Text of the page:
|Typhoid & Polio
Medical care in the country can only be directly compared with Europe in large cities. It is often technically, apparatus-related and/or hygienically problematic. There is also often a lack of European-trained English/French-speaking doctors. An individual first-aid kit should be taken with you and protected according to the temperatures on the way. Taking out travel health insurance and travel repatriation insurance is strongly recommended. Check indexdotcom for more information.
 A cholera vaccination is not an entry requirement, but the risk of infection exists nationwide. To protect yourself, you should practice careful drinking water and food hygiene. Since the effectiveness of the vaccination is disputed, it is advisable to seek medical advice in good time before you travel.  Typhoid occurs, poliomyelitis does not. Typhoid vaccination is recommended for backpacking and long-term stays.  Water should generally either be boiled or otherwise sterilized before it is used for drinking, brushing teeth and making ice cubes, or it should be bought packaged. When purchasing bottled water, care should be taken that the original packaging has not been opened. Only mix milk powder with sterile water. Meat and fish dishes should only be well cooked and served hot. The consumption of undercooked pork (risk of trichinosis, especially in the south of the country), raw salads and mayonnaise should be avoided. Vegetables should be boiled and fruits should be peeled. Warnings are given against consuming food from cheap street restaurants and markets. Due to an above-average number of illnesses after eating seafood in recent months, it is recommended to exercise special caution and to refrain from eating raw seafood if possible.
There are increasing reports of hantavirus infections, which can cause hemorrhagic fever. When backpacking with camping outdoors or in similar situations, travelers should stay away from rodents and practice careful food hygiene.Chagas disease is caused by predatory bugs, which are found in the slums mainly in the north and central areas of the country. Travelers who stay in simple huts and in the open air are recommended to use mosquito nets to protect them from insects. Hepatitis A and hepatitis B occur. A hepatitis A vaccination is generally recommended. Vaccination against hepatitis B should be given during longer stays and close contact with the local population, as well as for children and young people in general. HIV/AIDS is widespread and a great danger for everyone who takes the risk of infection: Unprotected sexual contacts, unclean syringes or cannulas and blood transfusions can pose a significant health risk. Epidemic outbreaks of meningococcal meningitis occur primarily in the slums of large cities. To protect yourself, get vaccinated and avoid large gatherings. Rabies occurs nationwide. Carriers include dogs, cats, forest animals and bats. Vaccination is recommended for backpackers, children, occupational risk groups and for longer stays. In the event of a bite, seek medical attention as soon as possible.
A health certificate and an HIV test in German and Spanish are required for work stays (form available on request from the embassy).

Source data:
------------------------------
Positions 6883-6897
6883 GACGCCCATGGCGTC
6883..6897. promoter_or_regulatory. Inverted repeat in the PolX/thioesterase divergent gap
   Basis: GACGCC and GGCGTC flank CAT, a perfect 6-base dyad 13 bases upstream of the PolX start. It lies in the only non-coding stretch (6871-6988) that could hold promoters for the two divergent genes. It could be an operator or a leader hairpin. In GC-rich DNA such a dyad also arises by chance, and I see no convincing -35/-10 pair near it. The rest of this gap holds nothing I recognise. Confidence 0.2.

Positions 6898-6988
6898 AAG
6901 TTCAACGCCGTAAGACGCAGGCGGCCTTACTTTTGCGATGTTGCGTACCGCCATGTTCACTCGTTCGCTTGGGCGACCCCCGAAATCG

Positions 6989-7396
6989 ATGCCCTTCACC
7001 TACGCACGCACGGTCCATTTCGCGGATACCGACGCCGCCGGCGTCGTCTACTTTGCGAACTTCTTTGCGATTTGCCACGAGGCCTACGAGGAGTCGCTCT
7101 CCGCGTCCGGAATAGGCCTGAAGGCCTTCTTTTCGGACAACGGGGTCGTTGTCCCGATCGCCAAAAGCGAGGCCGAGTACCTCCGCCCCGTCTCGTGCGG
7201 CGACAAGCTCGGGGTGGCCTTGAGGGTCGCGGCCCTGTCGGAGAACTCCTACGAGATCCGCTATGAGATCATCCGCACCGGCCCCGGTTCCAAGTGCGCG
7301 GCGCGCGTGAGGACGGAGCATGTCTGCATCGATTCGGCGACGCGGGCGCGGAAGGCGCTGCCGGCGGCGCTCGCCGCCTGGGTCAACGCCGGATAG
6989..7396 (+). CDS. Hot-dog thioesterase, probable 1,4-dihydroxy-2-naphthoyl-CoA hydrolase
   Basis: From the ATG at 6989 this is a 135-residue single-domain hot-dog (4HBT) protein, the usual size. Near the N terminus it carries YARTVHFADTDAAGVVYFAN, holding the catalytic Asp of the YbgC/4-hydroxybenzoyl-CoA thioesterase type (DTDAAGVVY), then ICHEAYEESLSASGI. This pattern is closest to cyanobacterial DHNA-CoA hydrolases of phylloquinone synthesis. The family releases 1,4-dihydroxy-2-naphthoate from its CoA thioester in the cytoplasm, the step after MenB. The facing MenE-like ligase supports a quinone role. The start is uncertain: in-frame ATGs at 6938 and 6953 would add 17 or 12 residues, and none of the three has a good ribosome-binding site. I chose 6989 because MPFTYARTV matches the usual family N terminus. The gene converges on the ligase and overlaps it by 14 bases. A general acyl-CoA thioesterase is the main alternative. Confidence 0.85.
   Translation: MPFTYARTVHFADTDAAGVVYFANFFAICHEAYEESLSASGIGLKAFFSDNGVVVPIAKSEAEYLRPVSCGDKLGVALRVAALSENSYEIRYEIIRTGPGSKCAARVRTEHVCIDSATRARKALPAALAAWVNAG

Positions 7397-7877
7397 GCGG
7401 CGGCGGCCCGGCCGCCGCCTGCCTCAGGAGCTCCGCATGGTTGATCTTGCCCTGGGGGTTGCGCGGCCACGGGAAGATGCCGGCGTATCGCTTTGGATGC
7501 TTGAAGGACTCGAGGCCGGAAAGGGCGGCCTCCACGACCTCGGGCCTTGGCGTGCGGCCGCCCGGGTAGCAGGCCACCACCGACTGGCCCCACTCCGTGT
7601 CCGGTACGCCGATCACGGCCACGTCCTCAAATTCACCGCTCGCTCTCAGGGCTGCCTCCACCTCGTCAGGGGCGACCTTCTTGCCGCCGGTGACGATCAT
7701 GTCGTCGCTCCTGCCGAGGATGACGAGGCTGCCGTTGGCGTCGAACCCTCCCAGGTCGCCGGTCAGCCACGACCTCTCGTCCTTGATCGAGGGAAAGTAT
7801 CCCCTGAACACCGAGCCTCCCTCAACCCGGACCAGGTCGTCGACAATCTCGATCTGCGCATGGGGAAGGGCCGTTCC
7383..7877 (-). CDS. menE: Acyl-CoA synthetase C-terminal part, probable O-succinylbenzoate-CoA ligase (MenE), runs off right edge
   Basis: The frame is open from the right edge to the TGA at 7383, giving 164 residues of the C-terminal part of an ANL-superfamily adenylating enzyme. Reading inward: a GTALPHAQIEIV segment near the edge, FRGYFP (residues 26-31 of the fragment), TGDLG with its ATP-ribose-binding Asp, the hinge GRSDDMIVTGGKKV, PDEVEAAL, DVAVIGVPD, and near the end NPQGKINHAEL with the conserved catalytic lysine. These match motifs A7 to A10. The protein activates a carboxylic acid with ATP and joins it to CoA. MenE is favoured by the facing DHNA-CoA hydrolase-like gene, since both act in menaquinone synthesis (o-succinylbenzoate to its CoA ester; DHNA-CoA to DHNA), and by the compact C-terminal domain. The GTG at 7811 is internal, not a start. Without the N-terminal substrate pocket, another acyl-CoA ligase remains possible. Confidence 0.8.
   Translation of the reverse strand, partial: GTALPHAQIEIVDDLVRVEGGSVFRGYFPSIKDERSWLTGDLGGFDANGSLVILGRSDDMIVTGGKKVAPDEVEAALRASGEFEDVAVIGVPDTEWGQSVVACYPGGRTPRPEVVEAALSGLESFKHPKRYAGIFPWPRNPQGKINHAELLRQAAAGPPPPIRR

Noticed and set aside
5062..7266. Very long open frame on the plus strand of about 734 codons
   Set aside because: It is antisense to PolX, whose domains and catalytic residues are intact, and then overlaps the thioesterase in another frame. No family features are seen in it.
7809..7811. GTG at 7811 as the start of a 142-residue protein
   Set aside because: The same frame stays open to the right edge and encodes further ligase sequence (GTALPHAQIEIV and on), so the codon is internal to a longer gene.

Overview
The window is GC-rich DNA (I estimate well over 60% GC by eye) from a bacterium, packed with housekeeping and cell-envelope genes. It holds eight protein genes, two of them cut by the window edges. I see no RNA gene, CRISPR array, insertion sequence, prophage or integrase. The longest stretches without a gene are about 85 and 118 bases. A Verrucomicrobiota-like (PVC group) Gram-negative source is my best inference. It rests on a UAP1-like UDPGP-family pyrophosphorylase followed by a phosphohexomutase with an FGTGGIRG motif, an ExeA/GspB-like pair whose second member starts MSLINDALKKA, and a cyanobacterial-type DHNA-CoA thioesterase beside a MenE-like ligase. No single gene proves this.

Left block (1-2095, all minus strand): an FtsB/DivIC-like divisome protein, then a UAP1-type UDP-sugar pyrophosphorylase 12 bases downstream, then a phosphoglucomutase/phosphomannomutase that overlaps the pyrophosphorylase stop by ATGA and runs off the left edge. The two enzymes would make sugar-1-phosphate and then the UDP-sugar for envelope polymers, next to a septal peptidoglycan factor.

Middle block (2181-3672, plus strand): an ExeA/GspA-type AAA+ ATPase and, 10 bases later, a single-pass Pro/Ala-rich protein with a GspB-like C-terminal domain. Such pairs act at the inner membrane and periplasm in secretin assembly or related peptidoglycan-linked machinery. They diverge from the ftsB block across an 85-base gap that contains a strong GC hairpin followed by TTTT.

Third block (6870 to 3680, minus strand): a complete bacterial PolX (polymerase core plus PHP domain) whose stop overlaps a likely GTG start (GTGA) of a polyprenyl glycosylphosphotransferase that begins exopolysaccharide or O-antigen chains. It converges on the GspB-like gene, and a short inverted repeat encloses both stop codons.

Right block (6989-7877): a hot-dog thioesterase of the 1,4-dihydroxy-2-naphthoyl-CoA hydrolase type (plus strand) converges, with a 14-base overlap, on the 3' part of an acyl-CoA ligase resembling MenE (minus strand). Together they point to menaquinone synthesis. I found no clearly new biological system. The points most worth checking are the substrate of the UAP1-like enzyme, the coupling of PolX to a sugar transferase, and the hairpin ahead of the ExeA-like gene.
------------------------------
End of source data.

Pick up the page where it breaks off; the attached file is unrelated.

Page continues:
1 Chilean peso = 100 centavos (does not matter in practice). Currency code: Chil$, CLP (ISO code). Notes come in denominations of $20,000, $10,000, $5,000, $2,000, and $1,000 Chil; Coins in denominations of 500, 100, 50, 10, 5 and 1 Chil$.
Diners Club, Visa, American Express and Mastercard are the most widely accepted. With the exception of smaller towns, credit cards are accepted. Details from the issuer of the relevant credit card.
Bank cards The Girocard (formerly EC card) with the Cirrus, Plus or Maestro symbol is accepted worldwide. It can be used at ATMs with the Cirrus, Plus or Maestro symbol. The Girocard with the V-Pay symbol is not accepted. To be on the safe side, travelers should have an alternative money supply in addition to their bank card. Further information from banks and credit institutes. Attention: Travelers who want to pay with their bank customer card abroad and withdraw money should find out from their bank about the possibility of using their card before starting their journey.
Traveller’s checks are no longer available in Germany and Switzerland and are hardly available in Austria. Traveller’s checks are accepted in Chile in a few exchange offices in the big cities. They should be in euros or US dollars.
Bank opening hours
Mon-Fri 9 a.m. – 2 p.m., sometimes also 3 p.m. – 6 p.m.
Foreign exchange regulations
No restrictions on importing and exporting national and foreign currency, obligation to declare when importing and exporting means of payment with an equivalent value of US$ 10,000 or more.
Foreign currencies can be exchanged in banks, exchange offices (cambios), authorized shops, restaurants, hotels and clubs. It is advisable to take US dollars with you in cash, as these can also be easily exchanged in more remote areas. Visitors should not be tempted by better exchange rates (10-15%) on the black market, where counterfeit bills can easily be found.
|Exchange rates (no guarantee)
|1 EUR = CH$705.38
1 CHF = CH$840.10
1 USD = CH$678.28